Get-AzureRmStorageAccountNameAvailability $myStorageAccountName

$myStorageAccount = New-AzureRmStorageAccount -ResourceGroupName $myresourceGroupName -Name $myStorageAccountName -SkuName “Standard_LRS” -Kind “Storage” -Location $location

In the Above command I am creating a variable by the name Locaiton and assigning “west Europe” as the desired Location. My Existing Resource group name in the Azure portal is called MainRG so in the resourceGroupName variable I am assigning it mainRG
Since I am going to create a new VM so I am going to assign a new storage account by the name mylatestvmstorageaccount.
The next command Get-AzureRmStorageAccountNameAvailability checks if the name that we are going to use for the storage is available and or its correct or not.
Next, we would be declaring another variable by the name MyStorageAccount in which we would be assigning a new StorageAccount by using “New-AzureRmStorageAccount” and assigning it other variables as well. Standard_LRS means Locally redundant storage, you can have it geo Redundant and read only Geo redundant as well.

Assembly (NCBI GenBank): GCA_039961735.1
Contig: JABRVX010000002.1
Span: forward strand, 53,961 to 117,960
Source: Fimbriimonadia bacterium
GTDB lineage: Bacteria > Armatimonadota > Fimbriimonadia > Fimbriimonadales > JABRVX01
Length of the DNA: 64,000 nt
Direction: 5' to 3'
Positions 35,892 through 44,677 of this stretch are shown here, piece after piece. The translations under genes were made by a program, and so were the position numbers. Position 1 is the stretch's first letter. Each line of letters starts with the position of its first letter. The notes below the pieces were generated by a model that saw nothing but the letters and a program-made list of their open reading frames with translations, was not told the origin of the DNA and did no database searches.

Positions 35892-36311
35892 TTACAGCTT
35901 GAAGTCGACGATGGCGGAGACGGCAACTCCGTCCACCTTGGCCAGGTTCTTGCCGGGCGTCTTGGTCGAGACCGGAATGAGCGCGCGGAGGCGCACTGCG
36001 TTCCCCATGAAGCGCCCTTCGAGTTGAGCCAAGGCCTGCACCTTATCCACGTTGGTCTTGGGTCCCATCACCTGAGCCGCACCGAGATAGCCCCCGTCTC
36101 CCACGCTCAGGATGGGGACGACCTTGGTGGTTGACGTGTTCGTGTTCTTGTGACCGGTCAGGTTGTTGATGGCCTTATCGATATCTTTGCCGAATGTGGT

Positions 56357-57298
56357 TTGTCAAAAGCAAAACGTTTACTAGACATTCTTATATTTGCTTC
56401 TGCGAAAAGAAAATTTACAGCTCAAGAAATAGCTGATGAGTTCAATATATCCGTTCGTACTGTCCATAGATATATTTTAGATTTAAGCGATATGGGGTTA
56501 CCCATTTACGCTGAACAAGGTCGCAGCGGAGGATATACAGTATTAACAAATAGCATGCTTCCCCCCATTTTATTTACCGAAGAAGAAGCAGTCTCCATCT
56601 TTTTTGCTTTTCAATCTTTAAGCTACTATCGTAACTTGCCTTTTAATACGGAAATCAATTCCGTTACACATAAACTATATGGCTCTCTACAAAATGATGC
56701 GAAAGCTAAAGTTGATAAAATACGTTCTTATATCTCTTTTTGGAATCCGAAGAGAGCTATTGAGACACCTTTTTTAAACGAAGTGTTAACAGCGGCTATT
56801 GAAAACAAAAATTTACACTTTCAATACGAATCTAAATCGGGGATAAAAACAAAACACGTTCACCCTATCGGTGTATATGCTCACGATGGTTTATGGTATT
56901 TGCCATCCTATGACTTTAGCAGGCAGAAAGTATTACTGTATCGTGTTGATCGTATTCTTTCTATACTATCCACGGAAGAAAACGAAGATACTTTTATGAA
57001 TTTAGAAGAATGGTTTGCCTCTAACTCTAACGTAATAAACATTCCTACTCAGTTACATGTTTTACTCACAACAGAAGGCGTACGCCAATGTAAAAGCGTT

Next, use the following Command.


$VNET = Get-AzureRmVirtualNetwork -Name 'Main_virtual_Network' -ResourceGroupName 'mainRG'
$subnetID = (Get-AzureRmVirtualNetworkSubnetConfig -Name 'Main_virtual_Network_FrontEnd_subnet' -VirtualNetwork $VNET).Id

The Above Command Get-AzureRmVirtualNetwork gets the Virtual network by the name ‘Main_virtual_Network’ in the resource Group ‘mainRG’ and assigns it to variable VNET.
The next commands get the ID of the Subnet Named ‘Main_virtual_Network_FrontEnd_subnet’ with in the Virtual Network ‘’Main_virtual_Network’ and assigns the values to a variable subnetID

Next use the following commands to create two variable in which we would be assigning names of the NIC’s


$NIC1Name='FrontEndV2-NIC1'
$NIC2Name='FrontEndV2-NIC2'

Next, use the following commands to create two Network Interface cards (NIC’s) in the above resource Groups and relevant Subnet


$myNIC = New-AzureRmNetworkInterface -Name $NIC1Name -ResourceGroupName $myresourceGroupName -Location $location -SubnetId $subnetID